Over the last 20 or more years interest rates have fallen, for reasons other than falling inflation, and as interest rates have fallen so has nominal growth in a great many developed economies, and so has inflation fallen further.  On the other hand debt has risen and so have asset prices, quite remarkably so in fact.  But through this period we have also had a succession of financial and economic crisis, with the risk mostly of a financial nature, and in response to these asset price risks, interest rates were either cut or held low for, in my opinion, far too long.

The Fed would now like to raise interest rates, and so too would other seemingly “well on the way to economic recovery nations”.  The trouble is the “economy and our markets” are now more than ever sensitive to changes in interest rates.   The Fed partly knows this, is partly concerned that interest rates lie at close to zero (and unless they want to go negative, a place they probably worry they may never climb out of) would like to see them a bit higher, to allow them to cut interest rates in a subsequent crisis.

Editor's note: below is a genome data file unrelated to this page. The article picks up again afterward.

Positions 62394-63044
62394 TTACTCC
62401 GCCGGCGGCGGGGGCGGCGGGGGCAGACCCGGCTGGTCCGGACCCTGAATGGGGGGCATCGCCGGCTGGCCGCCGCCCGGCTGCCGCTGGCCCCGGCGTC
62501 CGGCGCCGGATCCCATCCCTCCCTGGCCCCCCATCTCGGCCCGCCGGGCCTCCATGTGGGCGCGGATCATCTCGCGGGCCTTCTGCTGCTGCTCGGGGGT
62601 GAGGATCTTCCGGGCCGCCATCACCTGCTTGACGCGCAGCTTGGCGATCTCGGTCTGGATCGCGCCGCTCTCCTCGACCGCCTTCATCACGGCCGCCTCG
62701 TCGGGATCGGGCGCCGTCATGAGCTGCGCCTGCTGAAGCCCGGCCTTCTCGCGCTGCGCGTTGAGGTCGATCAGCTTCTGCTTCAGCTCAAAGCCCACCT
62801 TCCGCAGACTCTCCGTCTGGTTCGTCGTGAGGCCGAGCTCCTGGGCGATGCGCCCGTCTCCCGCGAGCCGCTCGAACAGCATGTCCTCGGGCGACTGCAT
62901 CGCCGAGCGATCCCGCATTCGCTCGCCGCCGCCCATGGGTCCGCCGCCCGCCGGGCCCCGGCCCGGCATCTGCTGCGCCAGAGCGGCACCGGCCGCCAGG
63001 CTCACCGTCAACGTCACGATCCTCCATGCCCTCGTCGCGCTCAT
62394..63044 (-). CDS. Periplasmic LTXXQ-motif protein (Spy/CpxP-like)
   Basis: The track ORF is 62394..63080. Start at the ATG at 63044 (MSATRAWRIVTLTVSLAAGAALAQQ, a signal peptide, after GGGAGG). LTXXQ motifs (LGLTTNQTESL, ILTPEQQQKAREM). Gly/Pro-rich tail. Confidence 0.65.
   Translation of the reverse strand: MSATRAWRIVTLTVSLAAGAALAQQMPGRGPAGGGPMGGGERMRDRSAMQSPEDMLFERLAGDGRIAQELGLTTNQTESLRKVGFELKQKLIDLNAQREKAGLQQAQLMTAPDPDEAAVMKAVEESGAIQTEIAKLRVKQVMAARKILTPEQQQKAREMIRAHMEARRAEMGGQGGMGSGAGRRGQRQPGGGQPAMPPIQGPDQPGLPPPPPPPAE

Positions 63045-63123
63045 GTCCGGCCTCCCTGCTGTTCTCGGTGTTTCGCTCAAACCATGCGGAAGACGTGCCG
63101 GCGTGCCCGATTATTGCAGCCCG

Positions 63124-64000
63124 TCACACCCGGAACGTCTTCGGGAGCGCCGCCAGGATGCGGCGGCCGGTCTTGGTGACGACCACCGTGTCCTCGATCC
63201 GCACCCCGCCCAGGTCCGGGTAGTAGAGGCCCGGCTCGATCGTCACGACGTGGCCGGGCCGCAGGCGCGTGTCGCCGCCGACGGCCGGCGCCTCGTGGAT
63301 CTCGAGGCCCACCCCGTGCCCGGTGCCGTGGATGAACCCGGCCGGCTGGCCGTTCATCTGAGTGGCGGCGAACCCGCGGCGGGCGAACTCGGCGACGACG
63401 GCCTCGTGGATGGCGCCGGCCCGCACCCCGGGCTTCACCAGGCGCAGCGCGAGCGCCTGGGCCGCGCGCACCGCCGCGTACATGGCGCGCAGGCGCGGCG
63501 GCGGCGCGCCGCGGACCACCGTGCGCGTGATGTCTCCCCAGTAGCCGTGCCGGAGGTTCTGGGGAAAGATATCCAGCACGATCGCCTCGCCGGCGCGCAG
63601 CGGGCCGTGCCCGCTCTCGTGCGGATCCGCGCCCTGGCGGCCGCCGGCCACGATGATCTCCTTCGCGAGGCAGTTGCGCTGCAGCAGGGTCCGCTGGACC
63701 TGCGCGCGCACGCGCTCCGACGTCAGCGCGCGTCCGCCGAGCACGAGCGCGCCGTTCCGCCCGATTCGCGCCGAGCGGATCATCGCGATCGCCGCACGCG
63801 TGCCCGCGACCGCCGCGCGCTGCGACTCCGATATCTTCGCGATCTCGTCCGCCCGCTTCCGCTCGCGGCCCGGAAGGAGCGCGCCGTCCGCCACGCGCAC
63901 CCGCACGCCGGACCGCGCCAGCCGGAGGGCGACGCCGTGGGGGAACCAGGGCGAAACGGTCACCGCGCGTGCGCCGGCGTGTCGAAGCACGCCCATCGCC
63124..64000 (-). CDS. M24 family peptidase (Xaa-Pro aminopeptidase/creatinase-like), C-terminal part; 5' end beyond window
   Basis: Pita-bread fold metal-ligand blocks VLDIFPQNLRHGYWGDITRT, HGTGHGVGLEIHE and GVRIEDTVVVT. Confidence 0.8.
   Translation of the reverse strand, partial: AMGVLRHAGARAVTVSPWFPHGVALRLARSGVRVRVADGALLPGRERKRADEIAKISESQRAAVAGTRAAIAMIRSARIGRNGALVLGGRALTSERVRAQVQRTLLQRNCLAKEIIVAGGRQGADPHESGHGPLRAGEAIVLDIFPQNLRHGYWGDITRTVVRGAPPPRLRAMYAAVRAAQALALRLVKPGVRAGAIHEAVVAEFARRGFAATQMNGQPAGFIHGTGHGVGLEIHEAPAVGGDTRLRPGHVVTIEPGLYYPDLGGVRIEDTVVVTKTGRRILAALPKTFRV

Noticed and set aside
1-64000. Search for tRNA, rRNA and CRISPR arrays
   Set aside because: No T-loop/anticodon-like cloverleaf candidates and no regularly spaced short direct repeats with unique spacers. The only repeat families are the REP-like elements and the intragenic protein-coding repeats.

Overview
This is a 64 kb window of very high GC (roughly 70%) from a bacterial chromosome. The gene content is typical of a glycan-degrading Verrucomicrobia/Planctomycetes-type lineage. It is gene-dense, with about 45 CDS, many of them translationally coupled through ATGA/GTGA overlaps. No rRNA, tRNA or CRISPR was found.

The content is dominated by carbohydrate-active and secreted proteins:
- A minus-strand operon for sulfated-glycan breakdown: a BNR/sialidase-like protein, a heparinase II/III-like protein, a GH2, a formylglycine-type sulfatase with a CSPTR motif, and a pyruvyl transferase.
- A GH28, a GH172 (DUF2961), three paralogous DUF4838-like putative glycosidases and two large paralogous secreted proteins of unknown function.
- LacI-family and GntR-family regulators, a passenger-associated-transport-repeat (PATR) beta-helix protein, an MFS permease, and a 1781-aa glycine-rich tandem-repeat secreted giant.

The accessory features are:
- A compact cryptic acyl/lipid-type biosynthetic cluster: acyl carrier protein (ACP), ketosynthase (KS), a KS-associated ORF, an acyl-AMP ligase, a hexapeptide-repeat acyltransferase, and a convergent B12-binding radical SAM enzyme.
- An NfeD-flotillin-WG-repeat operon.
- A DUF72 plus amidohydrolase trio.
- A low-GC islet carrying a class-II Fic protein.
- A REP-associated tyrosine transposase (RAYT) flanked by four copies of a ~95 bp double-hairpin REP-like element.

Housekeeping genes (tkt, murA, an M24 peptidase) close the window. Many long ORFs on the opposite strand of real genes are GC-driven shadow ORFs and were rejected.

In the last cycle the the Fed Funds rate rose to 5.25 and currently loiters around the 0.11 to 0.12 range.  I would suspect that a Federal Funds rate of 4% was too high for the last upward cycle and would also posit that rates would be hard pressed to rise above 2% in the current cycle before we saw the type of wrenching market reaction…but this all assumes everything else being equal.  Markets are too well worn around the interest rate, money supply asset price equation to lay back and wait for the interest rate cycle to hit economic growth.   The question is though how much of an asset price shock can the “economy take as interest rates rise before that asset price shocks impacts the economy?  I guess that is the question and the Fed is trying to work out just how sensitive the world is to a rise in interest rates.  It just does not know and while the risk of rising rates may be extremely high it may well have figured that “the Fed’s got to do, what the Fed has got to do…”.  

As many other commentators have pointed out, a whole panoply of other risks have started to move out of the closet (namely the many risks posed by a sharply appreciating US dollar), risks that may already constrain the Fed from acting.

Current rates on 5 year treasuries are around 1.5% and stood at some 4% in early 2007.  I would have thought that the peak rate for the Fed rate would be around this level at the current juncture, but just how to get through to it is the question?